CONTINUEThis site uses cookies. By continuing to browse this site you are agreeing to our use of cookies. Find out more.
  1. Front Page
  2. News By Topic
  3. Grassley Has Reservations Over Democrat AMT Plans

Grassley Has Reservations Over Democrat AMT Plans

by Mike Godfrey,, Washington

16 May 2007

Senate Finance Committee Ranking Member Chuck Grassley has warned that Democrat plans to raise the alternative minimum tax threshold could lead to a dramatic increase in the upper income tax rate to replace lost tax revenues.

Speaking on the Senate floor on Monday, Grassley, a supporter of total AMT repeal, once again appealed to his fellow lawmakers not to get blinded by the potentially huge revenue loss that would be brought about through rolling back or scrapping AMT, but instead use it as an opportunity to clip government spending and restore some transparency to the budget process.

The AMT, enacted in 1969, created a two-tier tax system to ensure that America's wealthiest taxpayers did not evade income taxes altogether through the use of tax shelters, loopholes and deductions. However, unlike federal income tax, AMT is not indexed to inflation, meaning that every year more and more US taxpayers are falling into the AMT trap.

In 2004, about 3 million taxpayers (about 2% of all taxpayers) were subject to the AMT, but without Congressional action, Grassley said that up to 23 million taxpayers will be subject to the AMT in the 2007 tax year. Taxpayers living in high tax states with three or more children will be the hardest hit because the AMT causes taxpayers to lose standard deductions for state and local tax payments and personal exemptions, including spouses and children.

Over the past 6 years, Congress has had to enact a series of patches to prevent the AMT from harming more and more middle class Americans, most recently by including an extension of AMT relief in the Tax Increase Prevention and Reconciliation Act of 2005. This provision extended the AMT exemption that was initiated in the Jobs and Growth Tax Relief Reconciliation Act of 2003 through 2006, but at a higher level. The exemption for married couples filing jointly was increased from $58,000 to $62,550.

While Grassley and Finance Committee Chairman Max Baucus have written legislative proposals to repeal the AMT, Congress has, despite the AMT's huge unpopularity, hesitated from axing the tax because of the massive amount of revenue that it is set to raise over the next decade.

House Democrats have reportedly come up with a compromise plan that would exempt everyone who earns less than $250,000 from the AMT - a plan Grassley said "might be on the right track to full repeal." However, he is far less supportive of how the Democrats propose to offset the lost revenue; one option reportedly being talked about in the House side is an increase in the top marginal income tax rates.

"We have found some shocking numbers when we examine that further," Grassley said. "In order to exempt folks who earn less than $250,000 from the AMT if you insist on raising taxes to offset it, you would have to raise the top marginal tax rate to over 46%," he added.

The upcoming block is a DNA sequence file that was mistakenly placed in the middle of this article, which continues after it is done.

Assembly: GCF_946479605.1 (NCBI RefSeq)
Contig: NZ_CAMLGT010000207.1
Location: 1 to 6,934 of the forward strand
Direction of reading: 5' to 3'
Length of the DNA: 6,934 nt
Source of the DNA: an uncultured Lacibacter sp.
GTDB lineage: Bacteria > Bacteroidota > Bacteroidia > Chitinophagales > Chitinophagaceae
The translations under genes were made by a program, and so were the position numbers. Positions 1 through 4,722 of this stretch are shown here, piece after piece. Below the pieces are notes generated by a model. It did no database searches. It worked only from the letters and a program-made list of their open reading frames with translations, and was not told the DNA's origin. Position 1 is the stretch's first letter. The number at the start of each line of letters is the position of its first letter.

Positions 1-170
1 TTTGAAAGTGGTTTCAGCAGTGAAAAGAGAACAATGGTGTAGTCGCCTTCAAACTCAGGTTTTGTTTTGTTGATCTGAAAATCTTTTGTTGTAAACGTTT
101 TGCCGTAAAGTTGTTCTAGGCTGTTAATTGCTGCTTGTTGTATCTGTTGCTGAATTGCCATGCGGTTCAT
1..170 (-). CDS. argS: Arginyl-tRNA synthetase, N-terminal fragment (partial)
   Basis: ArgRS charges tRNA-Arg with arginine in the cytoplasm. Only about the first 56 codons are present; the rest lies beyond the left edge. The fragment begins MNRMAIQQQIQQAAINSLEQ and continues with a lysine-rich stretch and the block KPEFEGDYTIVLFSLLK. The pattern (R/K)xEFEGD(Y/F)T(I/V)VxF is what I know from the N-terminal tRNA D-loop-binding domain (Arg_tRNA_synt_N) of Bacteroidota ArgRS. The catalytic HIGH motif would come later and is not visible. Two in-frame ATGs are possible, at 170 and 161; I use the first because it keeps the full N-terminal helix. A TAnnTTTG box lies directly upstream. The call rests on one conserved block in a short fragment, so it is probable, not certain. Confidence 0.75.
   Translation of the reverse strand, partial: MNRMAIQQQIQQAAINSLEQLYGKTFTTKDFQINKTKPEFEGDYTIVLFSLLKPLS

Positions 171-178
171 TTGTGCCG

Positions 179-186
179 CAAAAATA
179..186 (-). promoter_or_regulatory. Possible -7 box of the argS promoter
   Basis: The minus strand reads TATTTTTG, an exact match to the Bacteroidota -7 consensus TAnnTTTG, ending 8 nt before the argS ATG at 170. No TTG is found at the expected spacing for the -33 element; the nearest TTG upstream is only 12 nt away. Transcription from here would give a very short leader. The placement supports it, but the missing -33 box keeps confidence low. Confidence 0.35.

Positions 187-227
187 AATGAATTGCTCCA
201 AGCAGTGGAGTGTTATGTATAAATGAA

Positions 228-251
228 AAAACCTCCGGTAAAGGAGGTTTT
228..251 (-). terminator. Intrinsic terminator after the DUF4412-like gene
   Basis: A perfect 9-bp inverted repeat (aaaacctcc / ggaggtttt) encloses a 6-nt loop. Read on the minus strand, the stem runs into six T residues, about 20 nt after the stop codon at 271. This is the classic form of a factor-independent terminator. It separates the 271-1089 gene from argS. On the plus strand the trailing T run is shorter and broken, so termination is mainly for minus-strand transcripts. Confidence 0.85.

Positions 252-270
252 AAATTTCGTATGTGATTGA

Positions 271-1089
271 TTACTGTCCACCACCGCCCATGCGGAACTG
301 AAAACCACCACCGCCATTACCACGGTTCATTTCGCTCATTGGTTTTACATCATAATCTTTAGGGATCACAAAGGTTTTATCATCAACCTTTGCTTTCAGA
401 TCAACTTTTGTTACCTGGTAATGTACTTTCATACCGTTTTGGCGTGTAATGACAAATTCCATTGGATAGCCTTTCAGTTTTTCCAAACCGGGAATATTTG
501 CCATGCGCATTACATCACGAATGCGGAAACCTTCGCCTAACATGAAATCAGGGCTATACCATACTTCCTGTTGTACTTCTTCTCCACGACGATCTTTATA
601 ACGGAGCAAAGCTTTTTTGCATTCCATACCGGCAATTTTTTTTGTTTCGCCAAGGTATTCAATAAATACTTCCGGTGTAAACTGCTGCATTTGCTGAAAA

"Another option that may be working its way through the mill on the House side is to pay for that exemption by raising the top AMT rate. Again, with that option, the tax rate increase is staggering. The top AMT rate would go up to nearly 37%," he claimed.

Grassley continued:

"Now the folks who voted against my amendment to take that AMT revenue off the table for the tax and spenders have some real explaining to do soon. It is possible that they will do nothing on the tax side and the result is a $50 billion tax increase on families subject to the AMT in 2007. Or, they may propose some sort of exemption or relief that is paid for by other tax increases and face the music on proposing a massive tax increase on the neighbors of those who have been paying the AMT. Or, perhaps they will provide AMT relief but fiddle away the money in the budget anyway and increase the deficit."

He concluded:

"I suggest that the tax and spenders consider learning to hum a different tune and spend within their means soon or folks may just figure out that you planned to raise their tax rates all along. So, the sad reality is that while it is the new Congressional majority that needs to face the music, it is likely to be the American taxpayers that will end up singing the blues."

To see today's news, click here.


Tax-News Reviews

Cyprus Review

A review and forecast of Cyprus's international business, legal and investment climate.

Visit Cyprus Review »

Malta Review

A review and forecast of Malta's international business, legal and investment climate.

Visit Malta Review »

Jersey Review

A review and forecast of Jersey's international business, legal and investment climate.

Visit Jersey Review »

Budget Review

A review of the latest budget news and government financial statements from around the world.

Visit Budget Review »

Stay Updated

Please enter your email address to join the mailing list. View previous newsletters.

By subscribing to our newsletter service, you agree to our Terms and Conditions and Privacy Policy.

To manage your mailing list preferences, please click here »